I was a Jewish Dane who was rescued and taken to Sweden by our Resistance. German troops invaded Denmark in the early hours of April 9 1940, both in flat and indefensible Southern Jutland and at the Port of Copenhagen outside the Royal palaces.
At a meeting between the king and the prime minister, by which time 14 Danish troops had been killed, it was decided to accept the terms of surrender issued by Germany.
Our immediate acceptance, guaranteeing Germany unhindered troop movements throughout Denmark, saved our sovereignty, keeping king, parliament, police and courts intact.
Contrary to Tony Kushner’s JC review of Bo Lidegaard’s book Countrymen last month, this was not “saving democracy at the cost of collaborating with the Nazis”, even if it caused Churchill to call us, “Hitler’s canary”. Anything else would have been suicidal and futile.
Our government had requested us to go about our business as usual; yet at no time did they or the people embrace any morsel of Nazi ideology. On the contrary; the number of Danish Nazis remained infinitesimal; with only three MPs, their party never played any role in Danish politics.
In the Memorial Garden dedicated to the Danish Resistance, 3,643 plaques and plants remind us of soldiers and police killed in action, who were executed and brought home, killed in Denmark or died in concentration camps, as well as seamen and fishermen killed in “illegal work”.
Here lies our honour. They bear witness that the fight against the occupier was strong enough to cause embarrassment to our government and losses to the enemy and was far from “minuscule”. True, the fortification of Aalborg Airport by Danish labour and the supply of agricultural products to Germany was of help to the Germans, but they could have had that anyway without any cost to themselves, but at heavy cost to us.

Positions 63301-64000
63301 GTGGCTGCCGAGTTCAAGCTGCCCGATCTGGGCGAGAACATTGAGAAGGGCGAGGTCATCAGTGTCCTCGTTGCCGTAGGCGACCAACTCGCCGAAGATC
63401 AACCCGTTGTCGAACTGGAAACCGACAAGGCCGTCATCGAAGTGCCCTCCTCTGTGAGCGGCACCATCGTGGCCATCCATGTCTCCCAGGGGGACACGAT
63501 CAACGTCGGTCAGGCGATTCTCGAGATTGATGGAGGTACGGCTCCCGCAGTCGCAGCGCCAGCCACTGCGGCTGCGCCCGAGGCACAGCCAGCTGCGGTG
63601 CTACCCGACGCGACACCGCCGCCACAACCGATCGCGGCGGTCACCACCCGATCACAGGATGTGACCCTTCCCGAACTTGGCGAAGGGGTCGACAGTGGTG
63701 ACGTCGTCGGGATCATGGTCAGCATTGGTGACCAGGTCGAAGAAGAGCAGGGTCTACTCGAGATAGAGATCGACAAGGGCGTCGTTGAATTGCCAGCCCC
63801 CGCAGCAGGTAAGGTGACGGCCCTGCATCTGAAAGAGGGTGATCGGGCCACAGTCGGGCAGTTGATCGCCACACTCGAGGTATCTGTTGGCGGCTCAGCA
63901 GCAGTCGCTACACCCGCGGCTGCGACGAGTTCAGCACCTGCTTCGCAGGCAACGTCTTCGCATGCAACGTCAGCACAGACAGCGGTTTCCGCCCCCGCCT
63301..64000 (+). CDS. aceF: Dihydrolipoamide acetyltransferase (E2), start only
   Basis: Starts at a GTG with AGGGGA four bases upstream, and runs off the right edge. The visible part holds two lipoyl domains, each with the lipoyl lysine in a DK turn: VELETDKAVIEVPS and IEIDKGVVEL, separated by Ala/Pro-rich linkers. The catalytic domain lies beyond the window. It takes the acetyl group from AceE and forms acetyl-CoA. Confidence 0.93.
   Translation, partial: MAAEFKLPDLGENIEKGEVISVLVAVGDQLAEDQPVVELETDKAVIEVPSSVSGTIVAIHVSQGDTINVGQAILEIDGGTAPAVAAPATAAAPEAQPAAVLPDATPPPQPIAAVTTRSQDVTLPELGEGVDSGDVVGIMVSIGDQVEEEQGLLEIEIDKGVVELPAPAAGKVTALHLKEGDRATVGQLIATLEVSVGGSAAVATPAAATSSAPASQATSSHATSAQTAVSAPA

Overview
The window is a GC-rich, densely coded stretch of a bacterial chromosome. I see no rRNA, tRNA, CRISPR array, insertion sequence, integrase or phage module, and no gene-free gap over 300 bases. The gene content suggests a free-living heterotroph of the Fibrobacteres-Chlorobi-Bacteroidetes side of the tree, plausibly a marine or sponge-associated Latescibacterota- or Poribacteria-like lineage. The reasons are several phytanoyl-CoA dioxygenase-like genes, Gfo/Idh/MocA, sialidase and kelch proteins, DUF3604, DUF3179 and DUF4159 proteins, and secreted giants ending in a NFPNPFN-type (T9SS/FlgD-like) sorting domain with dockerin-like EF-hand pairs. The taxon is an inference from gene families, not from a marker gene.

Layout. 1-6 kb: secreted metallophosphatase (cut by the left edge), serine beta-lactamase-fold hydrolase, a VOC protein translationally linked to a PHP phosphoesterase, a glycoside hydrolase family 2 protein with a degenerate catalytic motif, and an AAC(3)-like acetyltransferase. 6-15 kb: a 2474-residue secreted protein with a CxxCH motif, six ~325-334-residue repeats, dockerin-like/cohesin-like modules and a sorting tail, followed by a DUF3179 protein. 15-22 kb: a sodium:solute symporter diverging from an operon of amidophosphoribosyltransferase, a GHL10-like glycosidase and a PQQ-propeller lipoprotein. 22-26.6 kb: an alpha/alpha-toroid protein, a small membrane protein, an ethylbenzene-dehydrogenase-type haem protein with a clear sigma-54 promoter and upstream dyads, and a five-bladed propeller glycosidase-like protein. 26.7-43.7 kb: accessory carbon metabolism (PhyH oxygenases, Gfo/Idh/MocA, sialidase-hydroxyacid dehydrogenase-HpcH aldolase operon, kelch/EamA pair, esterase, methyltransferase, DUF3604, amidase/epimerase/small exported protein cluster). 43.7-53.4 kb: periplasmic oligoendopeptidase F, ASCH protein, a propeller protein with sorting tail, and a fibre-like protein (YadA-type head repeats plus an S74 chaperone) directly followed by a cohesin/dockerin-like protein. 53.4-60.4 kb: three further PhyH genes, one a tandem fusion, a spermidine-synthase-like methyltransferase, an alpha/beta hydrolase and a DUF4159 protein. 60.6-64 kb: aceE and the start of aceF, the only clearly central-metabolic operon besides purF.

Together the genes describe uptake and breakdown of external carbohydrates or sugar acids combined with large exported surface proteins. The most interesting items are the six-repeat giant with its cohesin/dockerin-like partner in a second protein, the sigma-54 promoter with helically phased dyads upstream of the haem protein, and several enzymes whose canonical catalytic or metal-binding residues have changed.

Ultimately, the government had to come off the fence; on August 29 1943 the Germans made demands which our government could not accept without losing face. They resigned and the Germans took control of running the country. With our constitution abrogated, the way was then clear to deal with the Jews.
Without the support of all the people, who considered any action against the Jews as an attack on fellow Danes, the flight by Jews from Denmark might never have succeeded. The Germans may certainly have been less eager than in other countries to hunt Jews, but did those fleeing, and those ready to help them, know this?
Boats sailing to Sweden, when detected, were apprehended, their passengers deported, their crews punished. Lives were lost, both at sea and on land.
On the night of the raid on the Jews, October 1 1943, I was on duty as a receptionist in a suburban hotel in Copenhagen. The bell rang in the middle of the night. Opening the door, I was confronted by a Gestapo officer, accompanied by a Dane in Nazi police-aide uniform. They wanted to know whether there were any Jewish guests in the hotel. When I answered “no,” they asked whether I knew that German racial laws defined as Jews, persons with two generations of Jewish ancestors. I replied that I had heard about this, and my answer was still “no”.
After they left, I heard lorries stopping and moving off again; in the morning I became aware that these lorries held Jews, captured during the night. That morning I went into hiding; three days later I was in Sweden.
The Danes did not save democracy at the cost of our honour: our honour is certified in the Memorial Garden to the Resistance, in the thousands of ordinary people who risked and gave their lives because they wanted to show that they would have nothing to do with Nazism.